As a child, I used to travel with my mother from London to Cannes, a journey that took slightly under 24 hours. The strangest part of the trip was the three or four hours in Paris, where the train trundled between the Gare du Nord and the Gare de Lyon along the Petite Ceinture, giving us a view of rundown parts of Paris which tourists never normally saw. Sometimes we would cheat and take a cab, giving us a couple of hours off the train, during which we enjoyed a relaxed steak frites in the Train Bleu restaurant with its elaborate belle époque decor.
I often wondered why the train meandered so long in Paris, and Andrew Martin now provides the explanation. Our carriages from Calais would be linked to others at the Gare de Lyon, which then became the eponymous Train Bleu, and which travelled overnight through to the Côte d’Azur before terminating at Ventimiglia, just over the border in Italy. Waking up to the red rocks of the Esterel mountains is a sight still seared in my memory.
The Train Bleu was part of a whole network of trains that crisscrossed Europe with passengers deep asleep to the taga-daga-tagadaga rhythm as their coaches thundered across the tracks. There was, Martin explains, a key difference between couchettes and sleepers — the latter were equipped with a washbasin in the compartment, though rarely a toilet (but occasionally a discreet sign mentioned that ‘sous le lavabo ce trouve une vase’).
Martin, in a laconic style that never becomes maudlin, describes many of these wonderful journeys, but laments that most of them are no longer possible. The railway companies of Europe have been taking a Beeching-scale axe to their night trains because they are heavy loss-makers, given that they cannot compete in price with the low-cost airlines.
Most notably, the Orient Express has gone. It had, in any case, like many of the other surviving trains, become a shadow of its former self. Martin is particularly good at describing these night trains in their pomp, when they were the best, and sometimes the only, way of getting round Europe reasonably fast. However, the service declined markedly from the 1970s, and what had been a service aimed at Europe’s elite became a very mundane one. My experience on the Orient Express in 2006, three years before it was finally killed off, was typical: the only food available was the worst crustless white plastic cheese sandwich I have ever eaten. A desperate raid of the automatic machines on Strasbourg station yielded only nuts.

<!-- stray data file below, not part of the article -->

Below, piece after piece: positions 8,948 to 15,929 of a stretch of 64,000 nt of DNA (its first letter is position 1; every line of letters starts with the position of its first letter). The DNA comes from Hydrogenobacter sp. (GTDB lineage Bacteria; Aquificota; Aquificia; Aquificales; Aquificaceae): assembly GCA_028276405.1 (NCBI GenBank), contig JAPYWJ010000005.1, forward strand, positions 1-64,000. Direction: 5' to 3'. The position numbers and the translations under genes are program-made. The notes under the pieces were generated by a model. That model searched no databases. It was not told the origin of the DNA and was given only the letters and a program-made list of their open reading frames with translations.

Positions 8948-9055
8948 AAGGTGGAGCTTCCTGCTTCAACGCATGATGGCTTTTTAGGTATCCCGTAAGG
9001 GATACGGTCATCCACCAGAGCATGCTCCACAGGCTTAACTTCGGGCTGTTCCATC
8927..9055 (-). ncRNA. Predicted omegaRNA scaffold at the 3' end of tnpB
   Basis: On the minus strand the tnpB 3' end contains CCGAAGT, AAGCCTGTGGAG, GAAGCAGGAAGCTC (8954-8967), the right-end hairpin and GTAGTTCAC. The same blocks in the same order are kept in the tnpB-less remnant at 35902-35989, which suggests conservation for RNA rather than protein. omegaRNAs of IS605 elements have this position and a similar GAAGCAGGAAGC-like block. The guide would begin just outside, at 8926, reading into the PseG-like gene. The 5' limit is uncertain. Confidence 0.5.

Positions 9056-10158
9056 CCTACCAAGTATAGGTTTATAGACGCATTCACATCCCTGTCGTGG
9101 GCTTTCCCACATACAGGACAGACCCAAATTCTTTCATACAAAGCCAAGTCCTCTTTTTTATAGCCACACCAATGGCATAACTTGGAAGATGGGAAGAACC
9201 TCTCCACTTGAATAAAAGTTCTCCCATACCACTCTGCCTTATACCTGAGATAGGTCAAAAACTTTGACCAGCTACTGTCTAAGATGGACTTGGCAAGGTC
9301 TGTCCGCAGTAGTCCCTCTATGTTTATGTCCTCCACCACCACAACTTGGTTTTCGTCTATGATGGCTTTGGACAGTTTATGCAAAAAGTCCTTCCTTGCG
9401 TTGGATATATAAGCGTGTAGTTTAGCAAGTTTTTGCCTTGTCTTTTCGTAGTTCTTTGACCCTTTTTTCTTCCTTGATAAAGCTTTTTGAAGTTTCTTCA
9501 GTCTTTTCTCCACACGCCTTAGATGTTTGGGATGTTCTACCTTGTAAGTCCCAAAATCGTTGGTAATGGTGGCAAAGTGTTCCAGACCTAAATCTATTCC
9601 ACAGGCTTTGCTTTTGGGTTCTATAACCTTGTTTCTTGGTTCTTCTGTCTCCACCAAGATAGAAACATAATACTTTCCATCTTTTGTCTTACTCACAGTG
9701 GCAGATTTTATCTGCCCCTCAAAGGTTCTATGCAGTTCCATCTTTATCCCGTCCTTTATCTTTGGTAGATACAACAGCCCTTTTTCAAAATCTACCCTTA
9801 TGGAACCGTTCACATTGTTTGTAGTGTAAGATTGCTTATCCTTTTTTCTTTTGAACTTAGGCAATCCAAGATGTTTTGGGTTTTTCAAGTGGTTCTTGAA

Oddly, it is partly the European Union which has, in two ways, helped kill off so many night trains. First, it favoured low-cost airlines with hidden subsidies and a relaxed regulatory environment; then it broke up the railways, forcing them to identify loss-making services such as the night trains. Therefore, while the EU has been reducing trade barriers and deepening the single market, cross-border railway services have been greatly reduced. Brexit will hardly help us, though it is heartening that we have two surviving services, serving Cornwall and Scotland, and the latter is about to receive a complete new set of modern carriages.
Martin’s pessimism is partly because he confines himself too much to Europe, failing to mention other great overnight rail trips of the world, many of which still thrive in a world of high-speed trains and low-cost airlines. The crème de la crème is, of course, the six-day journey on the Trans-Siberian between Vladivostok on the Pacific coast and Moscow; but Amtrak, the state-owned railway in the USA, runs a series of very comfortable long-distance overnight trains and you can still enjoy the sleeper between Hanoi and Saigon (Ho Chi Minh City).
You do not have to be a trainspotter to enjoy this book. It is social history, a kind of epitaph to a way of travel that seems to be lost, at least in Europe. Martin wrote the book, he says, as a lament — but actually, he ends on a positive note. The Russians, it seems, have come to save us. Martin points out that they have just ordered 200 sleeper coaches, principally for domestic use but also on various European routes. Already RZD, the Russian state railway, runs a sleeper train between Moscow and Nice, though the fare is aimed more at your local oligarch who does not like flying than the backpacker who fancies a few days on the Riviera. There are even rumours, he writes, that the Russians may take over the French sleeper trains, which were nearly all— including the popular services to ski resorts — scrapped last year. The trains may mostly be loss-makers, but Putin won’t mind that if it means a way of putting two fingers up to his European counterparts.